Can We Get Some Runs From The Congregation?

As with the rest of the team, the Mets pitching staff has been hit by injuries to some of its key moundsmen.  Two of the projected starting five (Oliver Perez and John Maine) and one of their key bullpen acquisitions (J.J. Putz) are currently on the disabled list.  Despite all this, the Mets have remained near the top of the standings in the National League East, only two games behind the first place Philadelphia Phillies.  The remaining pitchers have shouldered some of the load, contributing key victories in much-needed moments (Thank you, Fernando Nieve and Livan Hernandez).  So I ask you, which pitcher do you think is leading the Mets in losses?  Would you believe it if I said it was Johan Santana?

Santana suffered his team-leading fifth loss of the season today against the Tampa Bay Rays, losing to fellow ace “Big Game” James Shields by the final score of 3-1.  Any doubts about his health were quelled by his performance, as he held the Rays to two runs on three hits and three walks before rain cut his outing short after 7 1/3 innings.  Tampa Bay did not collect its first hit until Jason Bartlett lined a double to left with one out in the fifth inning.  Again, a solid performance could not be rewarded with a win, as the Mets failed to capitalize on Santana’s return to form after the worst outing of his career Sunday against the Yankees.  The Mets could only muster four hits and did not draw a walk against Shields, former Met Dan Wheeler and J.P. Howell.  What can the Mets possibly do to help Santana get the wins he deserves?

No, Johan.  You don’t have to resort to higher powers to get the team to hit for you.  They should just be able to do it on their own.  However, that appears to be easier said than done.  Including today’s game, ‘Han the Man has made 14 starts.  In those 14 starts, the Mets have scored only 45 runs, an average of 3.2 runs per start.  That includes the May 16 game against the Giants in which the Mets scored nine runs.  Throwing that obvious fluke of a game out (the hitters must have forgotten who was on the mound for them that day), the Mets have scored 36 runs in Santana’s other 13 starts, an average of 2.8 runs per start.  Meanwhile, in the 52 games not started by Johan Santana, the Mets have plated 259 runs.  That averages out to just about five runs per game!  By contrast, last year the Mets scored 161 runs in Johan’s 34 starts (4.7 runs per game).  The added run support in 2008 led to a 16-7 record that could have been 23-7 had the Mets’ relievers not blown seven of his leads.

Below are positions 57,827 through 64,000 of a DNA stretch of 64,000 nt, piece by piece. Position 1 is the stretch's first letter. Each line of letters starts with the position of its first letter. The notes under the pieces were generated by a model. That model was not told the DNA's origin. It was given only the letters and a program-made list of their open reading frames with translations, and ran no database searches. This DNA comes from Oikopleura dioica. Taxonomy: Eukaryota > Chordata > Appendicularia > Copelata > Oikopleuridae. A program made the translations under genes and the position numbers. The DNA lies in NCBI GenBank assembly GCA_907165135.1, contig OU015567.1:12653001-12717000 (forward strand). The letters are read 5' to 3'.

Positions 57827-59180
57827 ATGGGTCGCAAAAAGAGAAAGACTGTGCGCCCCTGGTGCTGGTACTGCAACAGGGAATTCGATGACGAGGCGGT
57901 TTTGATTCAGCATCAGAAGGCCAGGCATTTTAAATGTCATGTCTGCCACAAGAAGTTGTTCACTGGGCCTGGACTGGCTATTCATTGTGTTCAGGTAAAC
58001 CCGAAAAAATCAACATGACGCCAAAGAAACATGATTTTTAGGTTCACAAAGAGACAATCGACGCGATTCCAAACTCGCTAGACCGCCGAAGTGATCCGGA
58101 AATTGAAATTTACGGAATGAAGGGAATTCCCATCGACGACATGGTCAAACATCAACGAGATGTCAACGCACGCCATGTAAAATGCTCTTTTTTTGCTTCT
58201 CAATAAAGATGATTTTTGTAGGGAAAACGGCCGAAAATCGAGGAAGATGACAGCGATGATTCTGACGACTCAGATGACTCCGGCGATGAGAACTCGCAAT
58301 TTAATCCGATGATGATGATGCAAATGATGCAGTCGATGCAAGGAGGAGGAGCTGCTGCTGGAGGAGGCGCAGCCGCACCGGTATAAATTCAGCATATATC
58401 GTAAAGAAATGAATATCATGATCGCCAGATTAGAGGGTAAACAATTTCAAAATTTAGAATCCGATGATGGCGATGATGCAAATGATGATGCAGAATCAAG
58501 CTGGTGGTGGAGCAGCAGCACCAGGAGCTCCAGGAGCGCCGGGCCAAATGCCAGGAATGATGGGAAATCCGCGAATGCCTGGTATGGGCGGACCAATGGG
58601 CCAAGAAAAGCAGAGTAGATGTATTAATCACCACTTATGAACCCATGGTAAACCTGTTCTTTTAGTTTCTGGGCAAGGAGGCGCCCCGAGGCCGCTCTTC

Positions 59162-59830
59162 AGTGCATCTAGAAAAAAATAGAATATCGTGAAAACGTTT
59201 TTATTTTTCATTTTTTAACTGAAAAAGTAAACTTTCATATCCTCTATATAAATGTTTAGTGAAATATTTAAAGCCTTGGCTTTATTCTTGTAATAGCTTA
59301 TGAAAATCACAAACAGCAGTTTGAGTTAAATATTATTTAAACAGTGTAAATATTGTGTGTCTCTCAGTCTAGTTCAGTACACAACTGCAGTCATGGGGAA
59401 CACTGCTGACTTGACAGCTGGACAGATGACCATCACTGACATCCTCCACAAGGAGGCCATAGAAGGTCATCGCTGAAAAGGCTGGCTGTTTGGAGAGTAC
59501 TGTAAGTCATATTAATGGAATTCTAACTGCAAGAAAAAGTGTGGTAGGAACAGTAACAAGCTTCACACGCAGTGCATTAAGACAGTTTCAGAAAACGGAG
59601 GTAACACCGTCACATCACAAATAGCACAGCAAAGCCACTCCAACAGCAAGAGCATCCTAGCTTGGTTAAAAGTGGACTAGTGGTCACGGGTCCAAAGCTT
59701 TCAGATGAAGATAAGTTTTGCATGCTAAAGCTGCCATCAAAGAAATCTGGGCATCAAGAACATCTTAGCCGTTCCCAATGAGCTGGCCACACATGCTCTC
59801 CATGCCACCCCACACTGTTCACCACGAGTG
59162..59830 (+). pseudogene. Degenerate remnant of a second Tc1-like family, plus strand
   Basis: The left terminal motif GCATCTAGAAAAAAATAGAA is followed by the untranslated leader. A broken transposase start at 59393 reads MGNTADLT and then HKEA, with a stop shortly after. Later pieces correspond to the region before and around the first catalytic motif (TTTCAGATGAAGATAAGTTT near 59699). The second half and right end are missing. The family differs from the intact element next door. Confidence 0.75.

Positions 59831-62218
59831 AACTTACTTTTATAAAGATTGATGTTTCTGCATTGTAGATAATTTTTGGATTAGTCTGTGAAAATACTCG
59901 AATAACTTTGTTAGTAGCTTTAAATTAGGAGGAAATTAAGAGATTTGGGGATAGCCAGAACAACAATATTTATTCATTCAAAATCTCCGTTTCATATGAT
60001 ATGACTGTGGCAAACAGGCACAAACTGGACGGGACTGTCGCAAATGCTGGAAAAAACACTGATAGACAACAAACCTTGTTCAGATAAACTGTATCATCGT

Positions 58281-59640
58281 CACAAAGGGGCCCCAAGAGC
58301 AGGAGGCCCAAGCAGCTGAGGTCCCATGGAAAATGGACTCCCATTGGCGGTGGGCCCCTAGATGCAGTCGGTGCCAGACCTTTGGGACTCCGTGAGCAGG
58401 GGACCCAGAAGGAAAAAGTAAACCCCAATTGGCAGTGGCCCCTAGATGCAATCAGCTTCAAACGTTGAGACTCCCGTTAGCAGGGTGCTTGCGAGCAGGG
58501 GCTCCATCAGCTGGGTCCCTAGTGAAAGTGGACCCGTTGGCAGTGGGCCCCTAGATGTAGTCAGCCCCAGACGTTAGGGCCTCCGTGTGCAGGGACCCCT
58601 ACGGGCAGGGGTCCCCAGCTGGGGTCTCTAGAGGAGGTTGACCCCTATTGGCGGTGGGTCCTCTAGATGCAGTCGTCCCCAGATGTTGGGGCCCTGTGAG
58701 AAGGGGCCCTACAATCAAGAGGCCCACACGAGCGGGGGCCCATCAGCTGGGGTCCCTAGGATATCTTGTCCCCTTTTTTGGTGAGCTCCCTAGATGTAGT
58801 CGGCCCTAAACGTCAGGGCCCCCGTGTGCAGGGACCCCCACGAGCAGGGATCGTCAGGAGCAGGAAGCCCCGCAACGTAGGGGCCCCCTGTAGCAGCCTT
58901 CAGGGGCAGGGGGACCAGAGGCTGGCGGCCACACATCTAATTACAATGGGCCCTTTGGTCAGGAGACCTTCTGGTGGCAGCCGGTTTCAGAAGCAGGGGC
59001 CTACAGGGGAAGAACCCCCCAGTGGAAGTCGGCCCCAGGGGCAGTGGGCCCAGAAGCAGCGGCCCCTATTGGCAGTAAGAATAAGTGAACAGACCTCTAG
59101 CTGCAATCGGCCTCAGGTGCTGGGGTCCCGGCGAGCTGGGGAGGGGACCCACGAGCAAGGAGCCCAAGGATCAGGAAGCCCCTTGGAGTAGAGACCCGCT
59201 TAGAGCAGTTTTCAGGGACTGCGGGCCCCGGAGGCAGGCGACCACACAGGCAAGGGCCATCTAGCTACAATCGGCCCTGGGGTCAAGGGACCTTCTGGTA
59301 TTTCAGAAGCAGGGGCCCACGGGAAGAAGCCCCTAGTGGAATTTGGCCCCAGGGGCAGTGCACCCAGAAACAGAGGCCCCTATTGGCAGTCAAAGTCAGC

Johan Santana has been a fine pitcher for the Mets this season, but he has not been perfect.  His debacle last Sunday against the Yankees proves that.  However, if the team does not hit while he is on the mound, Johan is forced to be as close to perfect as possible in order for the Mets to have a chance to win the game.  When Johan can’t be his usual ace self, a 15-love blowout become a possibility.  No pitcher should have to go out to the mound knowing that he might be in trouble if he gives up one run.

Barring any postponements due to weather, Johan’s next start will be Thursday afternoon against the St. Louis Cardinals.  He will be opposed by the Cards’ ace, former Cy Young Award winner Chris Carpenter.  If the Mets forget to put on their hitting shoes, Johan may be forced to do it all by himself again.  The preacher has spoken.  Has the congregation been listening?

About Ed Leyro 307 Articles
Ed Leyro was hatched in the Bronx, but spent most of his youth in Queens at Shea Stadium. Apparently, all that time spent at Mets games paid off as Ed met his wife (The Coop) for the first time at Citi Field during its inaugural season. Guess the 2009 season was good for something after all. In addition to his work at Mets Merized Online, Ed also owns, operates and is head janitor at Studious Metsimus, where he shares blogging duties with Joey Beartran. For those not in the know, Joey is a teddy bear dressed in a Mets hoodie. Clearly, Studious Metsimus is not your typical Mets blog.